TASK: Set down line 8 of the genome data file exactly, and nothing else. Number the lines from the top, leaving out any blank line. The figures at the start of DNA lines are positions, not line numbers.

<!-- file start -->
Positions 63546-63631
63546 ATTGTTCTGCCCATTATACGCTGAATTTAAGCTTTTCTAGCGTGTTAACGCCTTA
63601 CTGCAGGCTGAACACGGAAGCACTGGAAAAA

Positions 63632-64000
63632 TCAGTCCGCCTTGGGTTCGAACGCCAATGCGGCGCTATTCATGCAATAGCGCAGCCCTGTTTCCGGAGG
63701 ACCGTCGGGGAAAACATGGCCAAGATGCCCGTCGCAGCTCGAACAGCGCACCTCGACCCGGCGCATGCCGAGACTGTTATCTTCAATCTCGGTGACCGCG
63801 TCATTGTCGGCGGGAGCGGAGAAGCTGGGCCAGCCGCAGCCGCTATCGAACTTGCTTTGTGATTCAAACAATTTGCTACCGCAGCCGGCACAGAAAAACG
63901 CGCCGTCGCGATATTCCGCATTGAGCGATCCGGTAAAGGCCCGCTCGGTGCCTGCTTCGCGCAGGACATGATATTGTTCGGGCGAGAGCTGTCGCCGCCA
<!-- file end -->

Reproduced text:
63901 CGCCGTCGCGATATTCCGCATTGAGCGATCCGGTAAAGGCCCGCTCGGTGCCTGCTTCGCGCAGGACATGATATTGTTCGGGCGAGAGCTGTCGCCGCCA